“What sort of resources did you have in terms of resource for research, or did it all just come during rehearsals?” an audience member asked an actor during a NT Platform panel regarding a six hour long play, reports GayTimes UK.
The actor responded, per GayTimes’ reportage:
“The preparation had begun before (rehearsals began) with a lot of my friends. (The play is) As much devoted to my friends in the gay community as it is those that passed during the epidemic.”
[He] later revealed that a certain drag superstar’s show has helped him find his character: “I mean every single series of RuPaul’s Drag Race. I mean every series.
“My only time off during rehearsals – every Sunday I would have eight friends over and we would just watch Ru. This is my life outside of this play. I am a gay man right now just without the physical act – that’s all.”
The play was Tony Kushner’s Angels in America: A Gay Fantasia on National Themes. The actor was Andrew Garfield. His role as Prior Walter leaves him with the difficult work of playing a gay man living with AIDS and a prophet, whose message to humanity is overwhelming.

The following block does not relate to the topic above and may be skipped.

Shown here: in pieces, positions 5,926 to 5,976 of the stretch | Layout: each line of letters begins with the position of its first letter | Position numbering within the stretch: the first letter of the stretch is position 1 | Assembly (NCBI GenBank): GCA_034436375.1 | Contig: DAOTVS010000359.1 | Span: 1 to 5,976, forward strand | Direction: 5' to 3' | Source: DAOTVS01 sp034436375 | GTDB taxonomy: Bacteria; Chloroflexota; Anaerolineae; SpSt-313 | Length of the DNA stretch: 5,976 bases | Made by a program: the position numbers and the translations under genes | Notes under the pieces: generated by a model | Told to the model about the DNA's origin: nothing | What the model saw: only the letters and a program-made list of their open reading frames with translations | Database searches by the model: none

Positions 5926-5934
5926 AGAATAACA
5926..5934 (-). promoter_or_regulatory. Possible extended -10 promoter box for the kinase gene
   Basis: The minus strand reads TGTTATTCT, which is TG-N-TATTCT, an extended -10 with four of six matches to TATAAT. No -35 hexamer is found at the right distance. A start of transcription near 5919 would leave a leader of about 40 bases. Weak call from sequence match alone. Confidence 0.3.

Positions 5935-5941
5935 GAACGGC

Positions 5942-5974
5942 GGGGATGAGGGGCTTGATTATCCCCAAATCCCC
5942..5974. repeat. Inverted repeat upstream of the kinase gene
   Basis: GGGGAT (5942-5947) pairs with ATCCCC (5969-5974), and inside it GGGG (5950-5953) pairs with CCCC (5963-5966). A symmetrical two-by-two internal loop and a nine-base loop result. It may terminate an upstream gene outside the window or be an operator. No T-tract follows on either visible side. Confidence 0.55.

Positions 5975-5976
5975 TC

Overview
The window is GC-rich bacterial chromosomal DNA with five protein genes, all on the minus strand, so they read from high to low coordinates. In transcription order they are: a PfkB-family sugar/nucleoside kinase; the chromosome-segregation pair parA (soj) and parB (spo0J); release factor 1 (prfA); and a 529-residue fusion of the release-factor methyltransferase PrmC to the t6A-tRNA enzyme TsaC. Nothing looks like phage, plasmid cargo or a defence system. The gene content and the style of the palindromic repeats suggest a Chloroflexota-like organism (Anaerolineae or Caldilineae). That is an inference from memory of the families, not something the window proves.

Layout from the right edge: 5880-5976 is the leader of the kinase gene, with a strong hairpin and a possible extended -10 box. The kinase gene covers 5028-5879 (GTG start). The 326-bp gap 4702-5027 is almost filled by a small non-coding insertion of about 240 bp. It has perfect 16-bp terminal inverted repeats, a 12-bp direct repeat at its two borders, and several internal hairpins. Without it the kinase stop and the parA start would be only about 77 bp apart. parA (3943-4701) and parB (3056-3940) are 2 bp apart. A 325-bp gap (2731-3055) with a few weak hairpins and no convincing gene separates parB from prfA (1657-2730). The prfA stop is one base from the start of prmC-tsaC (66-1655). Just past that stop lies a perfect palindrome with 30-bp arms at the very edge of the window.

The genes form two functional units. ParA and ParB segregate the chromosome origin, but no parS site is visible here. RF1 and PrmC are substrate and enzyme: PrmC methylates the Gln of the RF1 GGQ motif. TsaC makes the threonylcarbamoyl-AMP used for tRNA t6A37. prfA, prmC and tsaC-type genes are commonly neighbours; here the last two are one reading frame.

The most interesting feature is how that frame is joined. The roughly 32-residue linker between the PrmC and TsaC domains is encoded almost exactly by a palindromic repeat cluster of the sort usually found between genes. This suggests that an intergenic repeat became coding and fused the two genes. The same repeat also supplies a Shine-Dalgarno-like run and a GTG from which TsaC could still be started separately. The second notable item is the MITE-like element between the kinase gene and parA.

This isn’t really a story, more of a quick anecdote about his acting process. But a story was picked up nonetheless, with places like Attitude and Out Magazine decrying the actor’s comments as insensitive, specifically regarding the “I am a gay man right now, just without the physical act” bit. Read the rest of this entry »
Once every season, RuPaul gathers her remaining gurls, brings them to the front of the “Werk Room”, gives them fake frames to hold over their faces like a monocle, and announces elegantly, “In the grand tradition of Paris is Burning, the library is now open.” The queens, on RuPaul’s Drag Race, proceed to read – make snarky insults at one another, kind of like a roast – the rest of the queens, and whomever makes the cleverest and wittiest jabs wins the mini-challenge. This is what is left of Paris is Burning. The embers that still glow are, shall we say, a bit appropriative. “Werk”, “Realness”, “Shade”, and the rest of them have all entered into a cultural lexicon that is no longer exclusive to the community from whom it was basically taken (some of the vernacular stems from AAEV), and though Jennie Livingston’s documentary still exists as a cultural touchstone, it’s only in the most “basic” of ways. Read the rest of this entry »